Book Club Bonus: You may have sensed, as I did, that there are some sinister secrets in this story, and you’d be right. The school is determined to keep a history of shady experiments hidden at all costs, and if only THAT were a thing that only happened in fiction. Discuss! You know what to do here.

Suggestion Section

Need some swoonworthy picks perfect for your romance book clubs? Say no more!

How about some queer picks? These audiobooks are great for LGBTQ+ book clubs.

Thanks for hanging with me today! Shoot me an email at with your burning book club questions or find me on Twitter and the gram @buenosdiazsd. Sign up for the Audiobooks newsletter and catch me once a month on the All the Books podcast.

Stay bad & bookish, my friends. 

Thanks again to our sponsor Read Bliss, a community created by romance fans at Harlequin Books! If you’re looking for a way to connect with fellow romance readers and authors, Read Bliss may just be the bookish community you’re looking for. Stay up to date on the latest in romance book news, genre discussions, book-tuber videos, reading challenges and more with fellow lovers of swoons!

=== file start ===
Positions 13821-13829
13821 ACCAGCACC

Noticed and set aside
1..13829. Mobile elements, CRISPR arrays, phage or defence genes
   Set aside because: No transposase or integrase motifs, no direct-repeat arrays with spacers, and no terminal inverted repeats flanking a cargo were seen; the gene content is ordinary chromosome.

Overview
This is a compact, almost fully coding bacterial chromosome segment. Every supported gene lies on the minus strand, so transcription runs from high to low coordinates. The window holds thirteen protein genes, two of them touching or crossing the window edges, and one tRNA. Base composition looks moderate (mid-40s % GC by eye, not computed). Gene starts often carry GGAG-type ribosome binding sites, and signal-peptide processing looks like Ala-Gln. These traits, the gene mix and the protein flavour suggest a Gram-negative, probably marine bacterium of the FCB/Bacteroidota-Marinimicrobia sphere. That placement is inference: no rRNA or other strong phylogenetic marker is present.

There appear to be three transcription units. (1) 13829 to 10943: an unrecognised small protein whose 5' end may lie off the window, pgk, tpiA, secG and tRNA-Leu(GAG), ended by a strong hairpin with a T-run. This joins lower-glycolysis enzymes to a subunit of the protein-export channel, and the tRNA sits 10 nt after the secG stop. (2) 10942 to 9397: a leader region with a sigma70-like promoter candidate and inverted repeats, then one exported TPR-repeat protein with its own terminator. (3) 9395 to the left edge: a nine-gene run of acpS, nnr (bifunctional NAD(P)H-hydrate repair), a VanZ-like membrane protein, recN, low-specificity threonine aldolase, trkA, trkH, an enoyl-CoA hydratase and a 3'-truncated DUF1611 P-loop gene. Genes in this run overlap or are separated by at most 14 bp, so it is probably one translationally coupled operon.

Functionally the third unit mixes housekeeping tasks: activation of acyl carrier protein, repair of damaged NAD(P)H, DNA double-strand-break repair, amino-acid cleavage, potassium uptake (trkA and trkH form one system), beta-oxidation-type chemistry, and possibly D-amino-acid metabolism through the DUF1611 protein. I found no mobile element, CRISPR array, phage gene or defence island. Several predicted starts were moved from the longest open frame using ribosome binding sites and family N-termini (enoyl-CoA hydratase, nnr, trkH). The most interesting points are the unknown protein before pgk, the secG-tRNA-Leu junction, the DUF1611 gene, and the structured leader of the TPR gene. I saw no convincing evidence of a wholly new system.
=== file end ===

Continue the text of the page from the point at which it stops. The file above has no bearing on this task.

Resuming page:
In The Club

In the Club 02/17/21

Welcome to In The Club, a newsletter of resources to keep your book group well-met, well-read, and well-fed—and greetings from my first real snow experience! The Pacific Northwest is one of the regions of the US that got slammed by a snow storm that aren’t used to getting slammed by snow storms (Texas, I see you!), so we effectively shut down as a city. I spent the better part of four days inside a blanket fort with tea and books on hand, and it was kind of glorious? There’s something about the snow and the cold that made doing so less depressing and more fun, at least for me. I embraced the cozy, though I’m aware we had it easy compared to a lot of other places. I hope you too have found some way to be cozy and safe wherever you are.